“Which is a little amazing because he’s got a very unassuming musculature to him. Because you look at his arms and there’s not a heck of a lot of mass to them, but his core is just so bloody powerful. His legs are massive and his trunk is massive, and when he gets those big muscles going it demonstrates itself in a powerful way when he collides with somebody or when he’s shooting the puck. I think it’s one of his biggest assets.”

 

 

 

New rules kicked around at GM Meetings
Here’s a good piece from respected columnist Ken Campbell from The Hockey News about some of the rule proposals discussed at the GM Meetings in Chicago that Bruins GM Peter Chiarelli mentioned to Pucks with Haggs last week. Included in the proposals are some pretty revolutionary ideas, like penalizing players for leaving their feet to block shoots.
Offense has been up thus far this season, but these kinds of rules would really take the NHL back to the offensively heavy NHL days of yore. Diving to block shots is such a time-honored, gritty way to play ‘D’ in your own zone that I’d be hesitant to take it out the game, but wide open hockey does have its positives. 

–In other link news: Don Cherry takes some well-aimed shots at Dallas Stars bad boy Sean Avery during last weekend’s Coach’s Corner on Hockey Night in Canada after the rough-and-tumble forward backed out of a few fights over the last week — including a potential scrap with New Jersey Devils forward David Clarkson, who dropped his stick and had the gloves coming off in anticipation. Something tells me Clarkson might have been defending the honor of legendary goalie Martin Brodeur, who Avery called “fatso” during the playoffs last season when the NHL adopted the “Avery Rule.”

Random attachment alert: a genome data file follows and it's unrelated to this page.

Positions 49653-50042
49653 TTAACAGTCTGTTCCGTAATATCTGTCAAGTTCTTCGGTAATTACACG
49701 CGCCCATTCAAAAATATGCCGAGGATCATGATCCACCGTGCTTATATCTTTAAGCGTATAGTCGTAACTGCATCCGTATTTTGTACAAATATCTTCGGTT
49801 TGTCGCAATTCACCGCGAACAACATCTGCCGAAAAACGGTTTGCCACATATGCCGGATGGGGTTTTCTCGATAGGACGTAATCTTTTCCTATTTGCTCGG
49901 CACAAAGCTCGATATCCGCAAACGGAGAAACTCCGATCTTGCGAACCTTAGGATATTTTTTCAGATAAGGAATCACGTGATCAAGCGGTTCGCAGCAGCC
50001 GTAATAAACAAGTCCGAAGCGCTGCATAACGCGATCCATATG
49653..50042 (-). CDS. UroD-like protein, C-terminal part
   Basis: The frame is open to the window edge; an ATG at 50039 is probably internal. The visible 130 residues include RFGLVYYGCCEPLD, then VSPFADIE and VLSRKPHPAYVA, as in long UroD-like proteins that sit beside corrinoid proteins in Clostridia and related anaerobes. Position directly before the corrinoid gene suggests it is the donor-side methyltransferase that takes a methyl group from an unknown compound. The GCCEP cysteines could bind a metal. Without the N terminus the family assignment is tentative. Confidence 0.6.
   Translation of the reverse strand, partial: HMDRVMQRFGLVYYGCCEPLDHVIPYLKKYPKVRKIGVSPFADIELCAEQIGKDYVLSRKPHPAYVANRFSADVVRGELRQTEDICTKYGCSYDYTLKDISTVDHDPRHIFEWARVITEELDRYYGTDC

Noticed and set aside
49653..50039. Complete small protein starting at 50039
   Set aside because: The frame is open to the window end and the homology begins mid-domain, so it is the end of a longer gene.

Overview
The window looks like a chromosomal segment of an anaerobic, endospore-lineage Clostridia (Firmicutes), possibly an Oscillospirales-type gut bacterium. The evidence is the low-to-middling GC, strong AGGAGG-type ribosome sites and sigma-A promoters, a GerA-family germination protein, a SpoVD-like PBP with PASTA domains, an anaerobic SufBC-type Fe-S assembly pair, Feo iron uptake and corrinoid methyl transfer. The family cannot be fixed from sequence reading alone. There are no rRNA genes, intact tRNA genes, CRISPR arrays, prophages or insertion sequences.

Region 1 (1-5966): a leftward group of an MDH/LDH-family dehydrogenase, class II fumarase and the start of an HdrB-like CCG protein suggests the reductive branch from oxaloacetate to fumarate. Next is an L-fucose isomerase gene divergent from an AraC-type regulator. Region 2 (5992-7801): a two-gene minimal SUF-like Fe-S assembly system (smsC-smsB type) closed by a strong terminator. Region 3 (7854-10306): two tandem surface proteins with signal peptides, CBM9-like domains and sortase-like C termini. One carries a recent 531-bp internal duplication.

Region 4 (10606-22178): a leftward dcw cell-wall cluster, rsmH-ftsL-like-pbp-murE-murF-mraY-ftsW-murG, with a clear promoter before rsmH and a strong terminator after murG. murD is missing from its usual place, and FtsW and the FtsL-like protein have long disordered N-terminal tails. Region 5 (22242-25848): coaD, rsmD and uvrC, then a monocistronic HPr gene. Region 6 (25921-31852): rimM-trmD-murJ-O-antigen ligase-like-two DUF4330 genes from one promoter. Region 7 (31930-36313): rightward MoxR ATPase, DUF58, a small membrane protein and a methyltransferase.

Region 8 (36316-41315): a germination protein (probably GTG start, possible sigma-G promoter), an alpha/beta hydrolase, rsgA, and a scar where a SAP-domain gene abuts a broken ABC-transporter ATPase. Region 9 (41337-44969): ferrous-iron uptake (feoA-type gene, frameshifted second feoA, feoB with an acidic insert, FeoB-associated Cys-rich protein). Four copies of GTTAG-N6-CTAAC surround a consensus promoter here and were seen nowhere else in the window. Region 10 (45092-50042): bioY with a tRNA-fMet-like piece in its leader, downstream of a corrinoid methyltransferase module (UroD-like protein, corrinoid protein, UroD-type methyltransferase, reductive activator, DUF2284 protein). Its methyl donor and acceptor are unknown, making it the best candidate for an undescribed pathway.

Read More: Boston Bruins, David Clarkson, Don Cherry, Hockey Night in Canada
Don’t mess with the Looch 10.02.08 at 10:02 am ET
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Milan Lucic left a lot of hockey carnage in his wake last season

Milan Lucic left a lot of hockey carnage in his wake last season

Milan Lucic quickly became a bone-shattering, haymaker-throwing fan favorite in his first season donning the Spoked B sweater as a 19-year-old rookie. But the puck pugilist left Boston last April hungry for greater  personal and team success before heading back to the welcoming embrace of the Great White North of Vancouver for a summer of relaxation and off-season off-ice workouts.

While the hulking 6-foot-4, 220-pounder heads into his second NHL season expected to again project a looming physical presence and act as a battering ram on skates also capable of dropping the gloves when the situation dictates, Lucic spent the summer working on diversifying his game. He’s already shown a pretty good, soft pair of hands for a big guy and enough offensive instincts to register as a threat with the puck.